He’s been a butcher, a bingo hall worker, a casino croupier, a postman, served on supermarket tills…..and now he’s at the helm of a near £500,000 turnover accountancy business with over 400 clients. The life and times of Wayne McCormack is quite a story……
Apparently slightly reserved at first encounter, Wayne is nothing if not eminently quotable when he gets into his conversational stride. A chat with this engagingly enigmatic character has more twists and turns than his very own business career, which began as a teenage glass collector in a bar on the back streets of suburban Birmingham around three decades ago…..the quotes just keep on coming…
“I enjoy working, I want to buy the world, see the world, do everything…….. it’s like Rudyard Kipling said: ‘If you can dream, but not make dreams your master.’
“I went to three different secondary schools. I really struggled, I think I had a problem with authority. It was a real journey, it’s part of what moulded me into the strange person I am today, I do not look at myself as a normal person. I wake up at 3.30 am with ideas for the business, I do not switch off.
“Accountancy is the less interesting part of the job….all the strategy meetings with the clients are the best, where they take your advice, do something and watch it have an impact. Anybody can be an accountant, the key thing is looking at numbers, and being able to come up with a strategy.
“Zeta Hewings (his co-director at Zoo Accounting) is the real boss, she is the practical one. Two-thirds of the crazy ideas I get, she just jokes ‘stop dreaming’……Zeta is the first person I have trusted in business, and that took a good few years.
“The business would not work without Zeta at all. The way myself and Zeta are so opposite makes the winning formula.
“I class myself as reasonably bright. I didn’t do A Levels, the academic world was not for me. Why should everybody be judged on all their school life on three weeks of exams? My accounting qualifications came later in life, studying around work.
“I do not really have friends. I only need four hours’ sleep a night. Any job, I have always been the first one in and the last one out.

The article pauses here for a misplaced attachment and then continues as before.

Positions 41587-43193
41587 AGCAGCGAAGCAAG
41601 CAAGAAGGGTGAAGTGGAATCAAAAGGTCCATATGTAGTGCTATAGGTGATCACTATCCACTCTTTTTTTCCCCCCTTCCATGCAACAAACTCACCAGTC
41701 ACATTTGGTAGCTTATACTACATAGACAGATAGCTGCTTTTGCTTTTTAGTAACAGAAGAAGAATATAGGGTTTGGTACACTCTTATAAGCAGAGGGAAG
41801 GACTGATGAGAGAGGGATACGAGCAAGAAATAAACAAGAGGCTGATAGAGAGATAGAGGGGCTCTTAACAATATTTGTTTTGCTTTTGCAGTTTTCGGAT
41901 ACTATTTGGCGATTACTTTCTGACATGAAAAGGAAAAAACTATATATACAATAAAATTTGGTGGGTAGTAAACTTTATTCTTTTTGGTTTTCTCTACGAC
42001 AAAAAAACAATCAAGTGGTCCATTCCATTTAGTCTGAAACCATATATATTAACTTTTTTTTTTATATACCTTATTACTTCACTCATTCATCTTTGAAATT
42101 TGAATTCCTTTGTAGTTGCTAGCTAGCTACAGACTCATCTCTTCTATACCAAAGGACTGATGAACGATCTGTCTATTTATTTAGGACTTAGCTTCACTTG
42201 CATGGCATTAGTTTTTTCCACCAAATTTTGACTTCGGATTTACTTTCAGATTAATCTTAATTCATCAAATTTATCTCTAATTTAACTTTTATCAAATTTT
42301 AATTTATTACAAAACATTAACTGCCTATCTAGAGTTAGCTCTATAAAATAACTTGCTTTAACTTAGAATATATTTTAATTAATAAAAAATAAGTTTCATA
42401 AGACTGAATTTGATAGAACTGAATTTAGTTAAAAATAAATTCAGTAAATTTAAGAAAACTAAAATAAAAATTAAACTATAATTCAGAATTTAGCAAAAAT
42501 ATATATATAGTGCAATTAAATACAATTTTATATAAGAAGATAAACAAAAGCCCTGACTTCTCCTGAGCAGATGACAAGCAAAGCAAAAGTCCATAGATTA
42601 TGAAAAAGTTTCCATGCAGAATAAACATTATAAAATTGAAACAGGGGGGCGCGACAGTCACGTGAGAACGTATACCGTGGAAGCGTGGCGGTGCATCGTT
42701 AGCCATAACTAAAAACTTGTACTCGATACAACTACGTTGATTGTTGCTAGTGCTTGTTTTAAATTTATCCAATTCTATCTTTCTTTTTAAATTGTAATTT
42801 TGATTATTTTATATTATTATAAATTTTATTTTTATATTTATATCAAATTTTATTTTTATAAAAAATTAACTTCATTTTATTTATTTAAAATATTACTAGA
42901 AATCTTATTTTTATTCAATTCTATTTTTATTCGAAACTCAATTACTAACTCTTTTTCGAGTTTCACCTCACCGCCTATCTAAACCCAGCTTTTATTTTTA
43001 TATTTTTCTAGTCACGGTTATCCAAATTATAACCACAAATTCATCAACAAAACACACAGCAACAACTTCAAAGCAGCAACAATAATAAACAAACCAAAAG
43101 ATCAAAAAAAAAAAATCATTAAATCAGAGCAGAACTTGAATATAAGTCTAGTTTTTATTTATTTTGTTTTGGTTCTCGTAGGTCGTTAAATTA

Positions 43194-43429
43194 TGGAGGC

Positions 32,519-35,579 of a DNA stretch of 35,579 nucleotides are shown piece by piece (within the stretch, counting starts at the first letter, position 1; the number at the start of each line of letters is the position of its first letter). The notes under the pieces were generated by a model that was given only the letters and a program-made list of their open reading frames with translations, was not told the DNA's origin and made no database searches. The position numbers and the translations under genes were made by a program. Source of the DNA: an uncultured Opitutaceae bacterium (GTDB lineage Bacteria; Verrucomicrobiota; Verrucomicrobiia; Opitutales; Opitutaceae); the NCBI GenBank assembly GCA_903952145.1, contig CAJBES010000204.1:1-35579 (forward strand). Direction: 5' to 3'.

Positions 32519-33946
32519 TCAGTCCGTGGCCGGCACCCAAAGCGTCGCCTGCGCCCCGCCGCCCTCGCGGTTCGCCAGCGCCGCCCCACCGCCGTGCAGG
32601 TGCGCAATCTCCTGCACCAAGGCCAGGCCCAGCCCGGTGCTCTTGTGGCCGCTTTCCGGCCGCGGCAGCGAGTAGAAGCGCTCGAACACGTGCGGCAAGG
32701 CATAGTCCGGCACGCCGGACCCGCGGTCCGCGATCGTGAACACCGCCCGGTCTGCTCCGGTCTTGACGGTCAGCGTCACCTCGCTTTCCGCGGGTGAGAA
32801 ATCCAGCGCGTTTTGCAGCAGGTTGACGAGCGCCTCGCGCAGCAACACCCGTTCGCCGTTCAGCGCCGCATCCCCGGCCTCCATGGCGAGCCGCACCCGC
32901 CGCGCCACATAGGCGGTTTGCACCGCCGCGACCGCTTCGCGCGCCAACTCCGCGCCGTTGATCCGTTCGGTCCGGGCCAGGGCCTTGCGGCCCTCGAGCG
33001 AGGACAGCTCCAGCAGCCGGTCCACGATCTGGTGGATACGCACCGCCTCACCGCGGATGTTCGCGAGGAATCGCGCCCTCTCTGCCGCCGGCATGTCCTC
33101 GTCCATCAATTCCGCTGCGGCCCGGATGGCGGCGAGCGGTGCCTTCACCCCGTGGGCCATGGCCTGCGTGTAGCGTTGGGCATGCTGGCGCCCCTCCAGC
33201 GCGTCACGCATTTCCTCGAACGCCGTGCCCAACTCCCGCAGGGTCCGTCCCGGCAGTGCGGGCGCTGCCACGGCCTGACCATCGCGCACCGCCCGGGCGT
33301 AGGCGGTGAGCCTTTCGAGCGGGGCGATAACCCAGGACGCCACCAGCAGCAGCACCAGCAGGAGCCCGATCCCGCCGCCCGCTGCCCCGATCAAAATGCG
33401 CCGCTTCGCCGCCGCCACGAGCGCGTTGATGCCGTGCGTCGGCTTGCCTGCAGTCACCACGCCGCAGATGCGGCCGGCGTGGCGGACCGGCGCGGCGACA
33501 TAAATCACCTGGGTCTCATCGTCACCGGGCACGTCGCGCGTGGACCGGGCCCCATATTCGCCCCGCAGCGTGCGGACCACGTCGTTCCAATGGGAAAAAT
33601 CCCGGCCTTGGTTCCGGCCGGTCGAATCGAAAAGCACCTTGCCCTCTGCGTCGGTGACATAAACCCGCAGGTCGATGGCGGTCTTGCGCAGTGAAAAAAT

“I have always been very good with numbers. I do not class myself as an accountant, I class myself as an entrepreneur.”
He freely throws out colourful anecdotes from a remarkably varied working life which have helped mould the refreshingly frank character sitting at his desk in the accountancy firm’s new offices in Alcester into the determined entrepreneur of today.
He talks with some regret of the day he was head-butted by a colleague at the butcher’s shop in Northfield where he worked at his first full-time job. “He was late and I had a bit of a go about his time-keeping but I could have been more tactful. I was 17, he was 29….he lost his job, I could have handled it better. It was a good life lesson, it was all down to respect for your elders.”
He recalls helping out with bingo sessions at his parents’ favourite working men’s club on Sunday afternoons. “It was ‘five and nine, the Brighton line’, all the pensioners joining in….it’s about moulding us, all these experiences. I was 23, I felt that I had done every job on the planet.”
With all those jobs/experiences on his CV, a significant clue to Wayne’s extraordinary work ethic lies in his own father’s background. The McCormack family grew up in working-class Birmingham in the suburbs of Weoley Castle and Northfield, at a time when Rover still employed many thousands at the giant Longbridge car plant just up the road. It was a gritty environment which gave a young Wayne a few insights into the business world he would utilise to his own advantage in the fullness of time…..